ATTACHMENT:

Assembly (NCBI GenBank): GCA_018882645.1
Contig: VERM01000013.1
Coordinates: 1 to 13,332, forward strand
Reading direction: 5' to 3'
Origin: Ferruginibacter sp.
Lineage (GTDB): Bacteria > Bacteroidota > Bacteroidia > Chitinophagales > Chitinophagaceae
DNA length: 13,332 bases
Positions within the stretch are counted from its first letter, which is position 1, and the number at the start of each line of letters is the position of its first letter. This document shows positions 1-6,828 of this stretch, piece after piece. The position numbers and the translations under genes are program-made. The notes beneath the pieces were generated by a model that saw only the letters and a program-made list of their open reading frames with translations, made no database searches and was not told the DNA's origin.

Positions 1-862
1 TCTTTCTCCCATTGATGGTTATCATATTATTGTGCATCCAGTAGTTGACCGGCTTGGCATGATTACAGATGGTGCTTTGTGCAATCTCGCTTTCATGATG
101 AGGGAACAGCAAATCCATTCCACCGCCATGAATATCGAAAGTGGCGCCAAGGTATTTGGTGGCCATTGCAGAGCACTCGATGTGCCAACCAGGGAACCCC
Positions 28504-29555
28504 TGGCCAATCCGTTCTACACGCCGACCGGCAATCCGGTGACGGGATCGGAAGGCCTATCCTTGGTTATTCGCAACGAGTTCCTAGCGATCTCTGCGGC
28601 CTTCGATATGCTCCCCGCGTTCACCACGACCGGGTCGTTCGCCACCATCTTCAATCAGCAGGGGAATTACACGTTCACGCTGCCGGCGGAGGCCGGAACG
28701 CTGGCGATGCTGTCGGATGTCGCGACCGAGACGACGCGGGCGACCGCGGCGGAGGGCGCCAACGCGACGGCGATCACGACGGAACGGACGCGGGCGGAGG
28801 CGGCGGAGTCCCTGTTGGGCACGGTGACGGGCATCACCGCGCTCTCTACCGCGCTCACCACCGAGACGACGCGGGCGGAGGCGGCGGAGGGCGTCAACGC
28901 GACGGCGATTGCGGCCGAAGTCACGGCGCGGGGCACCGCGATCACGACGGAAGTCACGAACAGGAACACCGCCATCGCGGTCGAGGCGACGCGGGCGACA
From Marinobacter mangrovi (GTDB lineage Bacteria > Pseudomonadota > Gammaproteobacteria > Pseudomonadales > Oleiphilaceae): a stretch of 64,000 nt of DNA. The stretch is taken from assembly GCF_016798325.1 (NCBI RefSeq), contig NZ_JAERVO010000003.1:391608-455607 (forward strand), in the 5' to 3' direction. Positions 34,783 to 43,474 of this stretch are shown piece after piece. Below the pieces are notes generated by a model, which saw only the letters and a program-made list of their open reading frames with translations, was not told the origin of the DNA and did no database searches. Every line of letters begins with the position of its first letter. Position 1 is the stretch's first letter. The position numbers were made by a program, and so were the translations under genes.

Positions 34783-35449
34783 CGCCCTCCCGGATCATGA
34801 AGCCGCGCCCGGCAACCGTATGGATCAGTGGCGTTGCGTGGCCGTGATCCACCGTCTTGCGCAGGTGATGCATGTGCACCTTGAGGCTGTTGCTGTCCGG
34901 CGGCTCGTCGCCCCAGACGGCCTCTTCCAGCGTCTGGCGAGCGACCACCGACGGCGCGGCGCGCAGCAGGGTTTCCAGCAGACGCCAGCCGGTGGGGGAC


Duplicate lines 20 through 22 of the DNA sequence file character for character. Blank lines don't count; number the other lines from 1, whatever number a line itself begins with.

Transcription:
34783 CGCCCTCCCGGATCATGA
34801 AGCCGCGCCCGGCAACCGTATGGATCAGTGGCGTTGCGTGGCCGTGATCCACCGTCTTGCGCAGGTGATGCATGTGCACCTTGAGGCTGTTGCTGTCCGG
34901 CGGCTCGTCGCCCCAGACGGCCTCTTCCAGCGTCTGGCGAGCGACCACCGACGGCGCGGCGCGCAGCAGGGTTTCCAGCAGACGCCAGCCGGTGGGGGAC